Coming to DVD next Tuesday, July 26: THE RUSSIAN WOODPECKER
Chad Gracia’s investigation into the truth behind Chernobyl had its world premiere at Sundance last year, where it won the World Cinema Documentary Grand Jury Prize. Screenings followed at Nantucket, BAMcinemaFest, AFI Docs, Milwaukee, Zurich, and Sydney, among others.
I profiled the doc before Sundance here.
New to DVD and VOD today, Friday, July 22: SONS OF BEN
Jeffrey C Bell’s chronicle of the ardent fans of a nonexistent sports team debuted at the Tokyo Intl Football Film Festival last year. The doc screened at several other sports fests, including Thinking Football, Off-Side, Kicking + Screening, Berlin’s Fussballfilmfestival, and CineFoot, as well as the Chesapeake film fest. It now comes to DVD and to VOD platforms including iTines, Amazon, and Google Play.
After a previous national soccer league failed, Major League Soccer was formed as a condition of the US’s hosting of the 1994 World Cup, with ten initial teams beginning in 1996. A Philadelphia-based team was not among them, which rankled the city’s passionate soccer fans. Bell’s film reveals the unorthodox steps they took to remedy that situation, as the titular supporters’ club was formed – for a team that did not yet exist. Named after Ben Franklin, and chosen for the appropriate acronym formed, the Sons of Ben began as a desperate, grassroots effort to demonstrate the fanbase for a division one professional soccer team to come to Philadelphia. Founders and early converts detail their promotional activity and unexpected success in paving the way for the Philadelphia Union to join the ranks of MLS. What seems initially likely to become a hopelessly padded, insider-focused talking heads fest ends up changing course to include the intriguing wrinkles of a plan for economic revitalization of the forgotten, largely African-American town of Chester PA as the host of the soccer stadium, and the eleventh-hour arrival of the Great Recession, which threatens to derail all plans. These elements help broaden the film’s appeal into an underdog story that should resonate beyond a small subset of sports fans.
New York City’s Asian American International Film Festival returns for its 39th edition starting tonight, Thursday, July 21. By the time the event wraps on Saturday, July 30, it will present approximately 30 new features, including a dozen documentaries, in addition to shorts, panels, and special retrospective screenings.
Among the nonfiction programming are the international premiere of Ng Xi Jie’s SINGAPORE MINSTREL, a portrait of a street busker and his environment; as well as the NYC debuts of Siyan Liu and Danni Wang’s JOLIN (pictured), about a young Chinese country girl turned factory worker turned sex worker; Pamela Tom’s TYRUS, a profile of a centenarian Chinese-born visual artist; Michael Siv’s DAZE OF JUSTICE, a personal film about the Khmer Rouge trials; and Ben Wang’s BREATHIN’: THE EDDY ZHENG STORY, about a former convict turned prison reformer. Also screening at the festival is Haito Guo’s BRIGHT SUN MANSION, which follows a Peking Opera master as he tries to keep his art form’s tradition alive in New York City.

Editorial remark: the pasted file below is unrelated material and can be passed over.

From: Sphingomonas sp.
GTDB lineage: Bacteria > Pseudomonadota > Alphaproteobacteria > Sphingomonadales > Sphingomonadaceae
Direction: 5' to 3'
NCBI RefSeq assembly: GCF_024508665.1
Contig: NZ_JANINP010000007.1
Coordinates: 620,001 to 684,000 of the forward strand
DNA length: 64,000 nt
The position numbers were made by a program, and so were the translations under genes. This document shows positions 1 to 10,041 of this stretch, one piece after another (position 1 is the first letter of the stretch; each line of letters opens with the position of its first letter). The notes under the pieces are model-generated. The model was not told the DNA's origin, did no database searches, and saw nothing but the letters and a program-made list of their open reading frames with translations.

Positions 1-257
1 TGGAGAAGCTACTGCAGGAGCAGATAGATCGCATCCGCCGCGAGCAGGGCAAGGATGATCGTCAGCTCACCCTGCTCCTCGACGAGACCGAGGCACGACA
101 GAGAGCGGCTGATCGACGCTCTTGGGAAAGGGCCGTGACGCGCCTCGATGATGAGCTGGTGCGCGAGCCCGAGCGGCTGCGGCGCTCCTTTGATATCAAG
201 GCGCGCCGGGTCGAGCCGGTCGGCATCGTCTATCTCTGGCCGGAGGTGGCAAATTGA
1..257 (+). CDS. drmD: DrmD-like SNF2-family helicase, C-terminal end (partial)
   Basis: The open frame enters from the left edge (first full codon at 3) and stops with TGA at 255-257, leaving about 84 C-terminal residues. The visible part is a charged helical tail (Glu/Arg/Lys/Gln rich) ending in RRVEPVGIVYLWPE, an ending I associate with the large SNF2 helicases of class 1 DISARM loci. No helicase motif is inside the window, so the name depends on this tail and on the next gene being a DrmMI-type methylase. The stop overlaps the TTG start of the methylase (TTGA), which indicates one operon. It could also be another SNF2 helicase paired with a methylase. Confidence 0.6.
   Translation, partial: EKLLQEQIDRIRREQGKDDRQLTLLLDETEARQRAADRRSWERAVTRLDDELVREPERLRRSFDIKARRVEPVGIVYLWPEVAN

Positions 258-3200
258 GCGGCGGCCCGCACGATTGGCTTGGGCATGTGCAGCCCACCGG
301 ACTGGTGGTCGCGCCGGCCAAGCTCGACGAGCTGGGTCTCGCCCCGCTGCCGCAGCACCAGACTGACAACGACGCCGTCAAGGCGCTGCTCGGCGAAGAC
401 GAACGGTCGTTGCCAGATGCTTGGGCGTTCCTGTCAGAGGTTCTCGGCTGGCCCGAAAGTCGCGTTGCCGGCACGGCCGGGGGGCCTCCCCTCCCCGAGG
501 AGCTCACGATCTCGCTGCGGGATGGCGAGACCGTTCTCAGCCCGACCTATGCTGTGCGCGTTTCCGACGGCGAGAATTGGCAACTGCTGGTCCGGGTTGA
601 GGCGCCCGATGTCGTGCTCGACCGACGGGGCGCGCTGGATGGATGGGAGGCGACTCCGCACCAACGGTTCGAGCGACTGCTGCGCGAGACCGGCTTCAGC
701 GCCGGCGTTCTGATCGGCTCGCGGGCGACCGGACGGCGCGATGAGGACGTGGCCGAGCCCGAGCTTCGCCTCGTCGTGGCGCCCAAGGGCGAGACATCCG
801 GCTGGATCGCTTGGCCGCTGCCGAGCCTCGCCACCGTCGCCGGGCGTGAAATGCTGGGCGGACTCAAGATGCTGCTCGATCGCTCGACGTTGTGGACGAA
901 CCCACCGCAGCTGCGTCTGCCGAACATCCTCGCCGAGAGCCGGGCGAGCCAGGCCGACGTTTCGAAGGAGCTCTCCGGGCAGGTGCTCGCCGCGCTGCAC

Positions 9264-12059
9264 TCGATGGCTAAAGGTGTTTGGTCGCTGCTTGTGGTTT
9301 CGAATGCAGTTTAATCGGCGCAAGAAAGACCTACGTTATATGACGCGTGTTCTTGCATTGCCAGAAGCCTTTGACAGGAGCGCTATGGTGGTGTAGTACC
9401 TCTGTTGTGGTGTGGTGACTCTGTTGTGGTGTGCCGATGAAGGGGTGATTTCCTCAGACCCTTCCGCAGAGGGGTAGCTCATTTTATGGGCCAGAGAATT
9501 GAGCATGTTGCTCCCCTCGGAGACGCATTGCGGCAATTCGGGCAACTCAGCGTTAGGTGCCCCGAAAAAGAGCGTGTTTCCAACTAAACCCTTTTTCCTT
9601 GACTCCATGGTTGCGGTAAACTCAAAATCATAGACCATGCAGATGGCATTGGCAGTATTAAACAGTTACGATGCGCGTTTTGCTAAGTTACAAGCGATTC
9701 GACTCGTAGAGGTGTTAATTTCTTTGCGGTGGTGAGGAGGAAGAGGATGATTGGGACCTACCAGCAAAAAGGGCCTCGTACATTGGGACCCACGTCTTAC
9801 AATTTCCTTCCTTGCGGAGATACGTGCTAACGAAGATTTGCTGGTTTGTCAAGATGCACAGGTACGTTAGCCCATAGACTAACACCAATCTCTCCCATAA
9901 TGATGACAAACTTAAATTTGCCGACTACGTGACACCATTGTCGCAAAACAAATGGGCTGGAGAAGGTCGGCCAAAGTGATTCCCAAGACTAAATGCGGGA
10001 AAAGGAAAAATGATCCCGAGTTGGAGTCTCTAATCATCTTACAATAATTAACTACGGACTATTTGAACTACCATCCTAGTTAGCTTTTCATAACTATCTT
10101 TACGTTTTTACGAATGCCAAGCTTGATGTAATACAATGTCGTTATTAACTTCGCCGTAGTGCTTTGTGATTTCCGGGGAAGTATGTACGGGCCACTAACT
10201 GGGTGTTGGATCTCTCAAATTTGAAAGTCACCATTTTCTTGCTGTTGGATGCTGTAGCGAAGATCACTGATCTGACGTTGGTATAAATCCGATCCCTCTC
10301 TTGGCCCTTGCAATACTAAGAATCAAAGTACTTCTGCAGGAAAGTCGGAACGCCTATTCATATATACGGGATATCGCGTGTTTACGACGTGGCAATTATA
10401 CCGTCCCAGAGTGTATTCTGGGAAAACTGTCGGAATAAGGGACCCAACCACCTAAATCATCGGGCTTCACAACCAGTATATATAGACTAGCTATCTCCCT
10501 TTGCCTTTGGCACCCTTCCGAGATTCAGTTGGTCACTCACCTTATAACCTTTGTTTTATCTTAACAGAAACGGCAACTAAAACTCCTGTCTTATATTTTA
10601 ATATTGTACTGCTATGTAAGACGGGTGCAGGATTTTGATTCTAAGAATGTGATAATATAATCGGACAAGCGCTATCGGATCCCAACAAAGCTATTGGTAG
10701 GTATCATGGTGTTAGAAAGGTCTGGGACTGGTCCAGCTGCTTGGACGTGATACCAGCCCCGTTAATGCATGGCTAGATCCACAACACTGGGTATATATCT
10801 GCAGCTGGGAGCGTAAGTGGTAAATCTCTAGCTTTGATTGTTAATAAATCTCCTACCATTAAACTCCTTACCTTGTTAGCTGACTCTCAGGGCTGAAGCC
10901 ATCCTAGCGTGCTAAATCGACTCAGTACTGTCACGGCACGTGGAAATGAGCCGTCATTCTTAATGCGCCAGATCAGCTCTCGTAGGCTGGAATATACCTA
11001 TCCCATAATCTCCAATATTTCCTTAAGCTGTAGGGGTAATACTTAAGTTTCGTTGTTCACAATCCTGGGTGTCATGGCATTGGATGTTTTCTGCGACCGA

Coming to theatres and to VOD tomorrow, Friday, July 22: THE BLACKOUT EXPERIMENTS
Rich Fox’s exploration of an infamous horror experience made its debut at Sundance this year. It has screened at genre/horror events since, and now becomes available through Gravitas.
My pre-Sundance profile of the doc may be found here.
Coming to theatres this Friday, July 22: THE SEVENTH FIRE
Jack Pettibone Riccobono’s intimate exploration of Native American gang life made its bow at Berlin last year. Additional screenings have included New Orleans, Palm Springs, Documenta Madrid, Mar del Plata, Stockholm, Minneapolis-St Paul, Big Sky, Hawaii, Iran’s Cinema Vérité, and East End.
Riccobono’s artfully filmed portrait is set on the White Earth Reservation in Pine Point MN, and focuses on two men: Rob Brown, a longtime gang leader facing his fifth stint in prison, and Kevin, a teenager who’s on the same path in their impoverished, dead-end community. Urging the boy not to accept that drugs and criminality are inevitable, Brown also faces the consequences of his own actions, including being separated from his young daughter. Offering a candid, and often bleak, look at the continuing cycles of poverty, neglect, and abuse present in Native communities, the film nevertheless does offer room for hope as its young protagonists try to find a path forward.
Coming to NYC’s Rooftop Films tomorrow, Wednesday, July 20: SONITA
Rokhsareh Ghaem Maghami’s look at a teenage girl’s unlikely hip-hop aspirations debuted at IDFA, where it claimed an audience award. It came stateside at Sundance, where it claimed both the World Cinema Documentary Grand Jury Prize and Audience Award, and has also screened at Nantucket, Cleveland, True/False, Montclair, Sydney, AFI Docs, and the Human Rights Watch fests, among others.
I profiled the doc before Sundance here.
Coming to VOD today, Tuesday, July 19: BACK ON BOARD: GREG LOUGANIS
Cheryl Furjanic’s profile of the Olympic diver debuted at AFI Docs in 2014. Screening berths followed at DOC NYC, New Orleans, Hamptons, Palm Springs, Big Sky, Cleveland, Hot Springs Doc, Frameline, Outfest, and several fests on the LGBT circuit. The doc is now available on VOD via iTunes and Amazon.
I previously wrote about the doc here.